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Learning Through Experiences: Turning Errands Into Educational Opportunities

By Jessa McClure
By Jessa McClure

woman with man and child choosing melon fruit during shopping atThe grocery store had become a dreaded place of turmoil and frustration. Every trip seemed to leave me distraught, stressed out and vowing never to return.


My four-year-old daughter had a lot to do with these feelings. Even after explaining what was expected of her in the store, it seemed like nothing helped. She was bored. Her legs were tired. She wanted this cereal and that cereal. Her affinity for pushing my buttons at the store turned me into a controlling nightmare. Don't touch that. Sit down. You can't have those.  Nobody was having fun.

So, in an effort to soothe the savage beast and focus on what I was putting in my cart, I decided to try something new. After writing down the items I needed to get at the store, I got out another piece of paper and titled it, "Ady's List." I wrote down several things that she would recognize like apples and bananas, and had her cut out pictures from the grocery store sales paper and glue them next to the words.

Now, she had her own list and items she was responsible for putting in the cart. It worked like a charm. She was pointing out letters, learning how to weigh produce and finding pleasure in this once "boring" errand.

What I didn't realize is that children learn through their experiences, and keeping my daughter from being involved in our shopping excursion was not only making her frustrated and bored, but was keeping her from learning.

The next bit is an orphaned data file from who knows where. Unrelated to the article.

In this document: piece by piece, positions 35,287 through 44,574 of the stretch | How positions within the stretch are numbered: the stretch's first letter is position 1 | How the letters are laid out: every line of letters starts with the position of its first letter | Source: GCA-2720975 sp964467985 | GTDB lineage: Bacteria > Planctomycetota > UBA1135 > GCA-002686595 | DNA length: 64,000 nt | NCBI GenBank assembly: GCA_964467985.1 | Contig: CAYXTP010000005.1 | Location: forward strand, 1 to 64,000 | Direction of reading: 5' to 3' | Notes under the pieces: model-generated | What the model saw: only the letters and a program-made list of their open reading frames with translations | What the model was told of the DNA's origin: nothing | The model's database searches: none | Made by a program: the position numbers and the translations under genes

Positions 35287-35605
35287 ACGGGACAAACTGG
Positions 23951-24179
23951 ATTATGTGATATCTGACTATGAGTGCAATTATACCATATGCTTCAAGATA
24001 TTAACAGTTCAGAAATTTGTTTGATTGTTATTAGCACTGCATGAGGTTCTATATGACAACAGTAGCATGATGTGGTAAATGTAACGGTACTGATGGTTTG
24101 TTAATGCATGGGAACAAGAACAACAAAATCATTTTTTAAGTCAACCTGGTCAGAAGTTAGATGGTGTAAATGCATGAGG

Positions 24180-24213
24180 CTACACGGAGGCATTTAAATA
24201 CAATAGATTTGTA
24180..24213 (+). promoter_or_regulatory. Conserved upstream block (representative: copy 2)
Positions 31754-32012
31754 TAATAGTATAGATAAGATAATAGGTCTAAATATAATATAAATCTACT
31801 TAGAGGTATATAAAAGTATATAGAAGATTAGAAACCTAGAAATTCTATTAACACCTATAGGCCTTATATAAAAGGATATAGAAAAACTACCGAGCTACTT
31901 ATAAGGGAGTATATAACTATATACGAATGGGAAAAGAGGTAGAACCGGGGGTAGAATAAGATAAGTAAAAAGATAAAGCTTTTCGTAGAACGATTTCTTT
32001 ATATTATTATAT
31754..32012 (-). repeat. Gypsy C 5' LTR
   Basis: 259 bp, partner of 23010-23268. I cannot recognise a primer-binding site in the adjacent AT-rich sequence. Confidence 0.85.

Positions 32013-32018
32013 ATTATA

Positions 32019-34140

Renowned Swiss psychologist, Jean Piaget, says that children do much of their learning in the first few years of life through their senses and through first-hand experiences.

Here are a few more ideas for incorporating learning experiences into your errands:

  1. Talk about your environment. If you are cruising through the produce section of the grocery store, ask your child what colors they see and if they can name any of the fruits and vegetables around them.

  2. Make up a game. Challenge your child to find all of the letter A's in a store sign. Or if you have older children, give them each a list of items to find and see who can get to the checkout first.

  3. Let them use their senses. Whether you're in a grocery store a department store, there are always things to feel, hear, smell and even taste. Try a cheese sample and ask your child to describe the taste, or ask them what they smell as you walk past the bakery or deli.

  4. Use the car ride to test their knowledge. Traveling from one store to another can be a tiresome part of the errand journey. Try playing "I Spy" or asking the child to identify signs on the road.

  5. Look at labels. If you're trying to limit the amount of sugar in your child's diet or avoid a certain ingredient like peanuts or wheat, have your little one search for these items on food labels. This is especially handy when you are trying to explain to your peanut-allergic kid why they can't have peanut butter crackers.


So, if running errands with your children has become the worst part of your week, try some of these ideas or create some of your own. Back To Top



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